Monday, November 15, 2010

My first Daring Cooks' Challenge: spinach soufflé

A few months ago, a friend of Alan's suggested I join The Daring Kitchen, an-online community of cooks and bakers who are challenged each month to cook or bake something new and different. Everyone uses the same recipe and then posts their results, with narrative and photographs, on their blog. Sounded like fun to me, so here I am...posting the results of my first challenge: a spinach soufflé.

Dave and Linda from Monkeyshines in the Kitchen chose soufflés as our November 2010 Daring Cooks' Challenge! Dave and Linda provided two of their own delicious recipes plus a sinfully decadent chocolate soufflé recipe adapted from Gordon Ramsay's recipe found at the BBD Good Food website. 

Of the three recipes, I chose the watercress / spinach soufflé, a little afraid to invest in the ingredients for the crab and artichoke soufflé or the chocolate soufflé.

A great thing about the challenge is that you're not required to buy new dishes, pans, etc. An alternative is always given. In this case, I could use any 2-quart baking dish that had tall, relatively straight sides. But I thought this would be a great time to purchase a soufflé dish since one was not in my limited kitchen arsenal. 

First stop was Wal-mart where a round soufflé dish costs around $22. No way! But, ah, an oval soufflé dish goes for $9. Go figure. So I purchased the oval dish, feeling proud that I had beaten the system. Imagine my disappointment when I began to re-read the recipe and discovered that the 2 1/2 quart oval dish was too large. Back to Wal-mart, return the oval soufflé dish, go to Target, prices and options the same, on to Tuesday Morning, T J Maxx, and a few other stores. No luck.

The idea of emailing my neighbors came next. Most replies were simply "No," except for my exceptionally comical neighbor who responded, "Do I look like the kind of girl who would own a soufflé dish"? I'm still chuckling about that.

Alan suggested going to Old Time Pottery, which I thought was a wasted trip, but you'll never guess what I found there: a round 2-quart soufflé dish for $2. Yes $2. So I bought two! Don't tell me you wouldn't have. You know you would. 

My set-aside day for the challenge arrived and I have to admit I was nervous. I read and re-read the recipe upteen times and learned, among other things, that soufflé is French for puff up or blow up. I learned about making the roux, adding ingredients and whisking egg yolks over simmering water, preparing them, but not cooking them, for the cooked mixture. I was also told that perhaps the most difficult aspect of the challenge would be to photograph the finished soufflé since what goes up must come down. I was warned to work quickly.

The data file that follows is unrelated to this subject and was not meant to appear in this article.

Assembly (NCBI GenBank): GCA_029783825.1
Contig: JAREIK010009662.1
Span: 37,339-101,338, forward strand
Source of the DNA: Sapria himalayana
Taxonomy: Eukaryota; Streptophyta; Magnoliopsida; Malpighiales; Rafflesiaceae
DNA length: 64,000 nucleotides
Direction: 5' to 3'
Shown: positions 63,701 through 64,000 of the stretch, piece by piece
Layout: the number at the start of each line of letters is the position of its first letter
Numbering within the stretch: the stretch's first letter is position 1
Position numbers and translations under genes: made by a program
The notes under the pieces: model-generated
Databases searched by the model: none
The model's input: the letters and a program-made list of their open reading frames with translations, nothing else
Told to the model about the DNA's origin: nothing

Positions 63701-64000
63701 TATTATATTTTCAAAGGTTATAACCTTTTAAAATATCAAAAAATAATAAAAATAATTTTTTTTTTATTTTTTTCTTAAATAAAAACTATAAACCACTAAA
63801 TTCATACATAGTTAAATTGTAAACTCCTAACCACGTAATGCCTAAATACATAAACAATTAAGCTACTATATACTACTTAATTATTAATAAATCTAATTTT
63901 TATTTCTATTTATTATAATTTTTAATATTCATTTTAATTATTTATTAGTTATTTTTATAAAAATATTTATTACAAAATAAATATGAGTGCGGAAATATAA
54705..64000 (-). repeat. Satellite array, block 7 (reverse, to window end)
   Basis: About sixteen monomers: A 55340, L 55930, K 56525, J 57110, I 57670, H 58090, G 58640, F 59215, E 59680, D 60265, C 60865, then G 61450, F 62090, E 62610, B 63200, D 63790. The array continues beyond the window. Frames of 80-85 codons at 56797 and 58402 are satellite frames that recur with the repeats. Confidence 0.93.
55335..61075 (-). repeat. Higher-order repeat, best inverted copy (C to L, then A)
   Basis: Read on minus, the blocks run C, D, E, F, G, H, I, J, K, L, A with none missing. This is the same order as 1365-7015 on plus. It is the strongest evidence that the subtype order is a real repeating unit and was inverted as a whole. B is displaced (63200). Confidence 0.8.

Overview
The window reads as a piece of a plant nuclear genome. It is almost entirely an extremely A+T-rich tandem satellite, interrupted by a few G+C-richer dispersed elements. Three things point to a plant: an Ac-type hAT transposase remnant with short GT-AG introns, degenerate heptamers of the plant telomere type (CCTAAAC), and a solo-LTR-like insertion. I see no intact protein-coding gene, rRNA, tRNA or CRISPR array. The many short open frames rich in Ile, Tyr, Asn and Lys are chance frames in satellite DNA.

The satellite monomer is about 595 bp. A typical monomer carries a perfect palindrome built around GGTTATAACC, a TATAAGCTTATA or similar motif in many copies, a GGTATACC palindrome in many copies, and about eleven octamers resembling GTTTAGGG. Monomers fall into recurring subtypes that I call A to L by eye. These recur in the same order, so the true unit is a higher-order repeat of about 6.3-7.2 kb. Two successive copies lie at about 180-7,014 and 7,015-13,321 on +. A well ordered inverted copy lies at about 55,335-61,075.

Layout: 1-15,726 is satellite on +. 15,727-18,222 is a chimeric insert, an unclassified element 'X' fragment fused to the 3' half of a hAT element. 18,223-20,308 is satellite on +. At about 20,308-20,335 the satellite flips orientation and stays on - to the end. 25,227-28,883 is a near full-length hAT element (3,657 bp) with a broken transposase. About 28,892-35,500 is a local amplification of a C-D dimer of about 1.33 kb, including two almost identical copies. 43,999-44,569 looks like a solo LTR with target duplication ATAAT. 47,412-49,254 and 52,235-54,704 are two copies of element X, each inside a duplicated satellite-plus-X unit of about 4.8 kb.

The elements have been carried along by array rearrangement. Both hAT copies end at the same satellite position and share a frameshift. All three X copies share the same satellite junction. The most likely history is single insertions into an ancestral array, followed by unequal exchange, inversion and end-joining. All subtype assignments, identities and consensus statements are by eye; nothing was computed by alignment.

The instructions also suggested that I prepare all ingredients prior to starting the cooking process. 

Here's how my work area looked:

2 tablespoons butter, plus additional for the soufflé dish
3 1/2 tablespoons all purpose flour
1 cup milk
1/2 cup parmesan cheese, finely grated, plus additional for the soufflé dish
1 cup finely chopped de-stemmed watercress (can substitute spinach) - this measure is the leaves after they’ve been washed, de-stemmed, and chopped
4 large eggs, separated
1/2 teaspoon prepared mustard
1/4 teaspoon cream of tartar (a dash {~ 1/2 teaspoon} of lemon juice can be substituted)
Salt and pepper to taste


Butter the soufflé dish thoroughly, then grate a small amount of cheese in each dish and tap so that the sides are evenly coated with the cheese. Place the dish in the refrigerator until needed. This helps the soufflé climb.

Preheat oven to 350º F.

Wash and chop the watercress / spinach.

Finely grate the parmesan cheese.

In a medium-size saucepan, melt the butter over medium heat.

Stir in the flour to make a roux. Cook 1 minute, then add the milk, a little at a time, and stir until just thickened, about 1 minute. Add the cheese and stir until it’s just melted. Remove from heat then add the watercress / spinach and salt and pepper.

In a larger pan, bring water to a gentle simmer. (I used a double-boiler with a small amount of water in the bottom pot. I did not allow the water to touch the upper pot.) Whisk the egg yolks in a bowl set just over this water until pale and slightly foamy – about six minutes. Do not allow the eggs to cook.

Mix the egg yolks into the watercress sauce.

Beat the egg whites and cream of tartar until they form stiff peaks yet are still glossy.

Fold the egg whites into the sauce in three additions so that it’s evenly mixed, but too much volume isn't lost.

Remove the soufflé dish from the refrigerator and spoon the mix into it. Use a spatula to even the top and wipe off any spills.

Bake 40 minutes, then serve immediately.

At the end of 40 minutes, I was literally giddy with excitement. The soufflé had risen and looked and smelled divine.

I shared some of the just-out-of-the-oven dish with a friend who commented that it was not only delicious but beautiful. That night, Alan said that every bite was fabulous and he was already looking forward to leftovers the following night.

I will definitely make soufflés in the future, a lot less nervous and a lot more daring!